13. #113
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    Quote Originally Posted by applique
    Quote Originally Posted by jpthequilter
    Quote Originally Posted by EverNow
    Many posts so the topic has wide interest. I would like to ask quilters what they consider a fair price for a hand made quilt? Last year I sold a wall hanging for $50 but I knew it was worth much more. But she was an elderly lady and insisted the quilt was the perfect color for her sewing room. What do you think an ethical price for a hand quilt that can take up to 2 or 3 months? I've no clue.
    A few years ago I paid 1100 dollars for a hand made pieced and hand made Queen quilt. I also have bought over time, three or four bed sized quilts that are machine pieced and machine quilted that the average price was $800, all but one are simple geometrics. (The one is a more complicated geometric). They were all very well made.
    Anybody can spend lots of money for fabric and work hard on the quilt, but if it isn't well made, or the colorblends are not fantastic, it just is not going to be worth the same money!
    I think I have paid fair prices for smaller quilts too.
    DON'T PM ME ! I AM NOT BUYING ANY MORE! I WON'T ANSWER THEM! This is for your information only!

    In fact I am also a quilter, and right now have no clue how to get fair prices for my own quilts!!!! ...In fact I am now only fabric shopping out of my own stash!
    I have a full bedsized completely hand made mariners compass made with colorways of the same print that is 40 years old I would like to sell! Then I could buy somebody elses quilt!
    I sometimes sell quilts at the museum on commission (60/40 split) and the price is set by a certified quilt appraiser.
    Dear Debbie,
    I lived in Woburn MA for about 3 years (and belonged to the North Parish guild in Redding) and have been to the museum in Lowell several times....is that where you mean?
    But, Many Many Thanks for the idea! I live a little more than two hours from Houston....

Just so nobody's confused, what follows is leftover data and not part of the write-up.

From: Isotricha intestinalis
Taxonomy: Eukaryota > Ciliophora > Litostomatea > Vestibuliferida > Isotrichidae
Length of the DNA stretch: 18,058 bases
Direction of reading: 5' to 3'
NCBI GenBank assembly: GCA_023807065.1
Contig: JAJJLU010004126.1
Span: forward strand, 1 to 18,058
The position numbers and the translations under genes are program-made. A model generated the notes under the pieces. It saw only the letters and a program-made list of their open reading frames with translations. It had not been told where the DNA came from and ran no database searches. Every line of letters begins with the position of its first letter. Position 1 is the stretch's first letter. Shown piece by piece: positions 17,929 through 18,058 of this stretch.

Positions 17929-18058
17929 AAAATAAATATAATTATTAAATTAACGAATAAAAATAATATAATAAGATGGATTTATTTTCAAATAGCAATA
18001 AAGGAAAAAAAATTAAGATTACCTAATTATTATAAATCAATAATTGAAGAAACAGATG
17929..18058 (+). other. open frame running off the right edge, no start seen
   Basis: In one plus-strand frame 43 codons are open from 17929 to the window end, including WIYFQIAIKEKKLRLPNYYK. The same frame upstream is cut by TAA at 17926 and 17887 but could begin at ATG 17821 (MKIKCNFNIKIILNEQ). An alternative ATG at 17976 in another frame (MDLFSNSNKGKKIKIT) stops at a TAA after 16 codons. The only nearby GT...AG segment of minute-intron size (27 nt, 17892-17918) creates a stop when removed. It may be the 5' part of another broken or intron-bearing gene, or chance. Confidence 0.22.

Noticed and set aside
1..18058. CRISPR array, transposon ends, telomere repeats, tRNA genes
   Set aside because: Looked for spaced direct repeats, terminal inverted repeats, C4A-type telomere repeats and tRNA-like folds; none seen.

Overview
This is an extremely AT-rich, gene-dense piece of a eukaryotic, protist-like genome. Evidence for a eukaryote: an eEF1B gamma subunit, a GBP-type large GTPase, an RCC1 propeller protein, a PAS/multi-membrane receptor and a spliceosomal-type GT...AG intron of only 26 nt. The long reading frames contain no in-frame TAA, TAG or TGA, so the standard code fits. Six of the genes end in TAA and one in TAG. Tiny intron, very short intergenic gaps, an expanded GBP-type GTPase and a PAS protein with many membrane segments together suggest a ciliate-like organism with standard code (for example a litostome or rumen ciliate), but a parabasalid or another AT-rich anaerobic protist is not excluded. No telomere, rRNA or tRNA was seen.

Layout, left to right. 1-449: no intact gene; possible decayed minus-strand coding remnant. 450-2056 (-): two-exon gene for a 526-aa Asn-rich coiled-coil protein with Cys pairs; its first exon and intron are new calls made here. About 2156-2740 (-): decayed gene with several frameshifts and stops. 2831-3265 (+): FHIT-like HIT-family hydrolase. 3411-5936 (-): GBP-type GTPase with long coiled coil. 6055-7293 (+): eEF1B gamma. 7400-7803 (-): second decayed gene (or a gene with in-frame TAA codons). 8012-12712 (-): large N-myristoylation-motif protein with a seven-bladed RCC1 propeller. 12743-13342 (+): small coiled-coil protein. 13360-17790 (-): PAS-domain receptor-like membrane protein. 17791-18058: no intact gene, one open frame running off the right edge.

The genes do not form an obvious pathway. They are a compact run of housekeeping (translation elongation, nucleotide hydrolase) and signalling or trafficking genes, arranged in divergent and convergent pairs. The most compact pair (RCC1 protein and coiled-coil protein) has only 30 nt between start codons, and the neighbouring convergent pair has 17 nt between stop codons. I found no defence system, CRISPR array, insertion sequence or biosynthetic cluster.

Jeannie

  14. #114
    Super Member applique's Avatar
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    Quote Originally Posted by jpthequilter
    Quote Originally Posted by applique
    Quote Originally Posted by jpthequilter
    Quote Originally Posted by EverNow
    Many posts so the topic has wide interest. I would like to ask quilters what they consider a fair price for a hand made quilt? Last year I sold a wall hanging for $50 but I knew it was worth much more. But she was an elderly lady and insisted the quilt was the perfect color for her sewing room. What do you think an ethical price for a hand quilt that can take up to 2 or 3 months? I've no clue.
    A few years ago I paid 1100 dollars for a hand made pieced and hand made Queen quilt. I also have bought over time, three or four bed sized quilts that are machine pieced and machine quilted that the average price was $800, all but one are simple geometrics. (The one is a more complicated geometric). They were all very well made.
    Anybody can spend lots of money for fabric and work hard on the quilt, but if it isn't well made, or the colorblends are not fantastic, it just is not going to be worth the same money!
    I think I have paid fair prices for smaller quilts too.
    DON'T PM ME ! I AM NOT BUYING ANY MORE! I WON'T ANSWER THEM! This is for your information only!

    In fact I am also a quilter, and right now have no clue how to get fair prices for my own quilts!!!! ...In fact I am now only fabric shopping out of my own stash!
    I have a full bedsized completely hand made mariners compass made with colorways of the same print that is 40 years old I would like to sell! Then I could buy somebody elses quilt!
    I sometimes sell quilts at the museum on commission (60/40 split) and the price is set by a certified quilt appraiser.
    Dear Debbie,
    I lived in Woburn MA for about 3 years (and belonged to the North Parish guild in Redding) and have been to the museum in Lowell several times....is that where you mean?
    But, Many Many Thanks for the idea! I live a little more than two hours from Houston....
    Jeannie
    Hi Jeannie,
    Yes The New England Quilt Museum has all kinds of quilty things for sale on consignment.

  15. #115
    Super Member pittsburgpam's Avatar
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    The carpenter or plumber analogy is a good one. Just ask someone if they had a carpenter do some work on their house and he worked for 5 full days with a materials cost of $200, how much would they expect that job to cost them? $600? $800? $1000?